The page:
Relationships between diatom metrics based on species nutrient traits and agricultural land use
We assessed how diatom metrics were related to different ranges of agricultural land use. Diatom assemblage composition, nutrients, and landscape characteristics were determined at 232 sites in eight agriculturally dominated study areas of the continental United States. Two regional groups based on differences in diatom relations to human disturbance were determined. Changes in diatom species composition were related to nutrients,pH,and conductivity in the eastern study areas (due to more wetlands) and more exclusively to nutrients in the west-central study areas. Homogenization of diatom flora among streams was related to high agricultural disturbance at this transcontinental scale. Species traits were developed separately for the east and west central study groups and calculated two ways: indicator species analysis for taxa in low and high TN or TP conditions and weighted average partial least squares models of TN and TP concentration. These diatom metrics were significantly related to many indicators of agricultural land use in watersheds, especially percent row crops. Further analysis was conducted on only the west-central region due to its larger sample size.Overall, diatom metrics using species responses to N gradients were better related to agricultural land use than were species responses to P gradients. Most nutrient-based diatom metrics changed greatly in response to low ranges of percent row crops, but only a few high N diatom metrics responded to high row crop conditions. The greater response of diatoms to changes in low agriculture conditions may be due to past diatom evolution occurring when most waters had low nutrient conditions.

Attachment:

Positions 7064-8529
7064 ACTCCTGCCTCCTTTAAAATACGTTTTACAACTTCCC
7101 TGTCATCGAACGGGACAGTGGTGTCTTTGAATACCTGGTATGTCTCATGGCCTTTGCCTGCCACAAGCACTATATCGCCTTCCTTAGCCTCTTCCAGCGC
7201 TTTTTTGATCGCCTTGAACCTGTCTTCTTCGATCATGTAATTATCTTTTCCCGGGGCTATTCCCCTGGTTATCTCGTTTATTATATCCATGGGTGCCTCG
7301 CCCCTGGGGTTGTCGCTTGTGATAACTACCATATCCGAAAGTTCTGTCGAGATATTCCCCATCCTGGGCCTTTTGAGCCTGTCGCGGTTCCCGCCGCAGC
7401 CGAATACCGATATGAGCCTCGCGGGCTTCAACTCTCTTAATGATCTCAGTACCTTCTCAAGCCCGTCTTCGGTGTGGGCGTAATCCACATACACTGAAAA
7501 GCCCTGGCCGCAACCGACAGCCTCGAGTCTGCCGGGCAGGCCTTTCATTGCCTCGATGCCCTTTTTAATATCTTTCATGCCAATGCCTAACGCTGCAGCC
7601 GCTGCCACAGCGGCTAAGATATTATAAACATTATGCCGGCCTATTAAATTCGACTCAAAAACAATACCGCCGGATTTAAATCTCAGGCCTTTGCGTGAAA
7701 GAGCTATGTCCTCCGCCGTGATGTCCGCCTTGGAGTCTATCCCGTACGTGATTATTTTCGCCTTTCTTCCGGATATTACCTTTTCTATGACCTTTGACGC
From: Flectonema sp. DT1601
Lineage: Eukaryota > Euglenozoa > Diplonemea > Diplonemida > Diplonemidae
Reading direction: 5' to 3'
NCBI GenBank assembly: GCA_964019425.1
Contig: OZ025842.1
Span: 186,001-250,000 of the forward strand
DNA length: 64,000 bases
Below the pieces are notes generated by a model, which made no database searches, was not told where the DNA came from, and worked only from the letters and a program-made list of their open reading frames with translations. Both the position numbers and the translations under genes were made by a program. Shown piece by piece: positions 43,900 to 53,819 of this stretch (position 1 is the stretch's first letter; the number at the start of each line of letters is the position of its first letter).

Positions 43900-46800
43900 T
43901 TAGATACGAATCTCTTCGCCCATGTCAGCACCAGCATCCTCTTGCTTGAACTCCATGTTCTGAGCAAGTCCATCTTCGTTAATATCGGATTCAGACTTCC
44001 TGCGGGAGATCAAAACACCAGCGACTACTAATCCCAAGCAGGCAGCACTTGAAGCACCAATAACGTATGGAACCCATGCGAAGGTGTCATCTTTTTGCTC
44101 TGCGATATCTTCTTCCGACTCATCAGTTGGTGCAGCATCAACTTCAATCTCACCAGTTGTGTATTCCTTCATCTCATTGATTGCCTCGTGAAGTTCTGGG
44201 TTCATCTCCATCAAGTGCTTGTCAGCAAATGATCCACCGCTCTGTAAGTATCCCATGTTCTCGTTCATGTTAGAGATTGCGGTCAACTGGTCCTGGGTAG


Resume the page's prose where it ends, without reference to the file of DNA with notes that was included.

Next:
|Relationships between diatom metrics based on species nutrient traits and agricultural land use
|Robert Pillsbury, R. Jan Stevenson, Mark D. Munn, Ian R. Waite
|Environmental Monitoring and Assessment
|USGS Publications Warehouse
|Oregon Water Science Center; Washington Water Science Center